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Dealing with dementia: What do we do when our client’s spouse dies?

Dealing with dementia: What do we do when our client’s spouse dies?

After B’s husband sadly passed away, it was decided not to tell her the news as she was unable to retain new information.

That first daunting night, J’s absence had shifted the atmosphere. My apprehension intensified as the emptiness hung heavy in the air. His bed lay there next to where B slept, empty for the first time in decades. Without her husband’s authority instigating the evening routine, no sooner had she gone to bed than she was up again, restlessly pacing the room.  

Spontaneously, I jumped into J’s empty bed. “I’m so tired” I said, stretching out my arms and yawning dramatically. “I’m not tired at all” she replied. Scanning the room for inspiration, I discovered a radio beside J’s bed. I found a station which resonated with B. Her restlessness slowly subsided as she sat on the bed and began singing to the music and, eventually, laying down. Still, she seemed agitated. Her hands were restless, fidgeting and pulling at the covers; her eyes wide open. I took her hand in mine and encouraged her not to sleep, but to relax and listen to the lovely music. She smiled and agreed. 

Suddenly struck by a powerful feeling of nostalgia that the music swept over me, I closed my eyes in concentration as I tried to place the song that was playing. I was overwhelmed by the emotional connection I had to it. I just couldn’t put my finger on it.

I looked over at B. Her eyelids becoming heavy, her hand movements slowing to a gentle sway, she was slowly dropping off. Reassured by her occasional glances to check I was still there, she finally fell fast asleep. I tip-toed out of the room.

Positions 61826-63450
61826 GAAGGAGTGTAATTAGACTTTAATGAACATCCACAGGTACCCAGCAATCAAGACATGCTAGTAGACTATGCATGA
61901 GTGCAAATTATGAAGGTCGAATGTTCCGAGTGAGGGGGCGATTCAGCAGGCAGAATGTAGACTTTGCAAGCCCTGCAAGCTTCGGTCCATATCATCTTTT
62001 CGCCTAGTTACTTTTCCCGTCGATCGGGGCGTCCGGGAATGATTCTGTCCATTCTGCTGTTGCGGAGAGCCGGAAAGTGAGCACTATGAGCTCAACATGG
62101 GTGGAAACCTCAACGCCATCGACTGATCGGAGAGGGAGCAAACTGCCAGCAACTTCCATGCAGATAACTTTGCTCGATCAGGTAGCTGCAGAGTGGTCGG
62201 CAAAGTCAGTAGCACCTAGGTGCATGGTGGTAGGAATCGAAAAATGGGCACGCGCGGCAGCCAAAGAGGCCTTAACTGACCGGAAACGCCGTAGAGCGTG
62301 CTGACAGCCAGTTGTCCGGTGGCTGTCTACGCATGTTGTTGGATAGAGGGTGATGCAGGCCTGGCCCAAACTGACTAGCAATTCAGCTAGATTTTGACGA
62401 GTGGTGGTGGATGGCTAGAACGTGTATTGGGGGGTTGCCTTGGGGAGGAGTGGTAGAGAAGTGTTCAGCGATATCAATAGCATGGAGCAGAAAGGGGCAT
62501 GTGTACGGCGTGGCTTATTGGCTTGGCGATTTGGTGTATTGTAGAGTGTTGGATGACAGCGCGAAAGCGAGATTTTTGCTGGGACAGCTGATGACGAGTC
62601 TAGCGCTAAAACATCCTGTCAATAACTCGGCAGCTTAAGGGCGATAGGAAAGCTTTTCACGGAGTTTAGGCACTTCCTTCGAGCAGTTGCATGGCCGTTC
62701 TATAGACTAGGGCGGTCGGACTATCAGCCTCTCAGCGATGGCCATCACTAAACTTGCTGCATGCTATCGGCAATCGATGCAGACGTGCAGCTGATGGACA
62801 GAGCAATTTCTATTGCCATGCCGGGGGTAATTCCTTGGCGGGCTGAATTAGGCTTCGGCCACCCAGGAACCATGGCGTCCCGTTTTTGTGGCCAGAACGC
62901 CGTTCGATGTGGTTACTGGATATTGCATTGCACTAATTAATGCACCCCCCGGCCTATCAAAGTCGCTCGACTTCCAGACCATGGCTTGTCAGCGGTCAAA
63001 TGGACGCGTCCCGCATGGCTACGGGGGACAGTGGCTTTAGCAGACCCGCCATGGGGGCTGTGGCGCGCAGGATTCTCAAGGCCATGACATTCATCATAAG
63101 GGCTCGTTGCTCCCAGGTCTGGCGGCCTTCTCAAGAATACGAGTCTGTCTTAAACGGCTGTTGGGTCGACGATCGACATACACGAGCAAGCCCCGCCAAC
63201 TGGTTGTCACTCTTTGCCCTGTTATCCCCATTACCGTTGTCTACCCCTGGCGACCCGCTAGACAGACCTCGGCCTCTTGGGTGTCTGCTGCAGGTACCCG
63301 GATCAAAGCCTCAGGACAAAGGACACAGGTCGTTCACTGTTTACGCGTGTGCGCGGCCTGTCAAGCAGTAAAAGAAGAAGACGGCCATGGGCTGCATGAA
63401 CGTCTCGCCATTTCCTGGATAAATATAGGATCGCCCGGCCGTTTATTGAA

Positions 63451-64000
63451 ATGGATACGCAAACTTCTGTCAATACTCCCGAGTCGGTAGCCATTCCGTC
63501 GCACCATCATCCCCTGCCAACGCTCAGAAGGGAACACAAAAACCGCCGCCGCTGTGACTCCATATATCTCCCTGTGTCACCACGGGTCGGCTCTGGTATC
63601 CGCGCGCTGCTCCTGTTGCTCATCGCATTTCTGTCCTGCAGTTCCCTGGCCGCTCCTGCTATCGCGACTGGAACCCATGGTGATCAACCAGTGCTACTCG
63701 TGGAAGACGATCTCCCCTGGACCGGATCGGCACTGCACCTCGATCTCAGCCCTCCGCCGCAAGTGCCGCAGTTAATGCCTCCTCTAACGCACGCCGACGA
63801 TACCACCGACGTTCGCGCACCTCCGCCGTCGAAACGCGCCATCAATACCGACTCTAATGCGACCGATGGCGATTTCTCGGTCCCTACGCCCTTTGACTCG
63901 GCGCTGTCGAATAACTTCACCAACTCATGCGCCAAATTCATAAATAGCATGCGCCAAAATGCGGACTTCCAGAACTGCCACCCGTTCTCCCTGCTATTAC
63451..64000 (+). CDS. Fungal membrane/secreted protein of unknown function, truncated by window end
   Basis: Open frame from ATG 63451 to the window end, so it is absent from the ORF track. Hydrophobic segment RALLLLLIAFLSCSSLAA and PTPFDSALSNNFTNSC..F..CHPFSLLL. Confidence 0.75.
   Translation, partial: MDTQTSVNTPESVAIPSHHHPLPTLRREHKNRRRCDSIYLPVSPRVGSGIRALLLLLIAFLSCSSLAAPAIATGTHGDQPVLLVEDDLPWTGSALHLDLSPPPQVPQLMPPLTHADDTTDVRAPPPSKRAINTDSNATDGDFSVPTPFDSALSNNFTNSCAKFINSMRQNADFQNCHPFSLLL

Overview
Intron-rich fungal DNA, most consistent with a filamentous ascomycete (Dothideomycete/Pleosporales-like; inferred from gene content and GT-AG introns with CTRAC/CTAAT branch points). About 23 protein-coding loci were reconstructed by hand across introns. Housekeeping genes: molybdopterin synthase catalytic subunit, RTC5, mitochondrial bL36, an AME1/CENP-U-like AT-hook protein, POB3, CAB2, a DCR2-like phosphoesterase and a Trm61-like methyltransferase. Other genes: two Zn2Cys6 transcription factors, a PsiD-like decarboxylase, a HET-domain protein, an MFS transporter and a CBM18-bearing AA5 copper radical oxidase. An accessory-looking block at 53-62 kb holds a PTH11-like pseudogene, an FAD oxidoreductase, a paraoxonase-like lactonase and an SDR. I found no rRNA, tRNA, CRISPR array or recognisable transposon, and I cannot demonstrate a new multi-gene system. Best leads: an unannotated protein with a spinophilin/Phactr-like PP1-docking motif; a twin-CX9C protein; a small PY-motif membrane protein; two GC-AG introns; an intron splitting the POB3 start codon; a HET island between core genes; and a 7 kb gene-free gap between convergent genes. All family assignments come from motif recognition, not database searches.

Later that night it hit me that the song which had resonated so strongly that night was one from my childhood that I associated with comfort and happy memories. It made me think of Alzheimer’s. That ‘thing’ you can’t quite put your finger on, yet you know it makes you feel something. B felt something different in her room that night but couldn’t place it. By mirroring those familiar gestures - holding hands, giving her the cue to sleep - I allowed B to feel comfort and reassurance, recreating that nostalgic feeling of safety and solace.

“I slept like a log last night”, declared B, the next day. Music can be so healing. it had provided us both with a grounding moment before sleep. It helped B to unwind and allowed me to absorb the shock of that day.

B said “That’s your bed, and this is mine”, instructed B that evening, as we walked into the room. I took her cue, laid on J’s bed and starting yawning telling her how tired I felt. It became our new evening routine. Once she was asleep I would sneak out of the room.

The music continued to play, even during the day. As B wandered in and out of their room throughout the day, instead of mourning that feeling of something ‘missing’ that she couldn’t quite put her finger on, she instead felt an emotional connection to the music. Her room was now filled with friendship and music, and the family’s decision not to tell her had been respected. 

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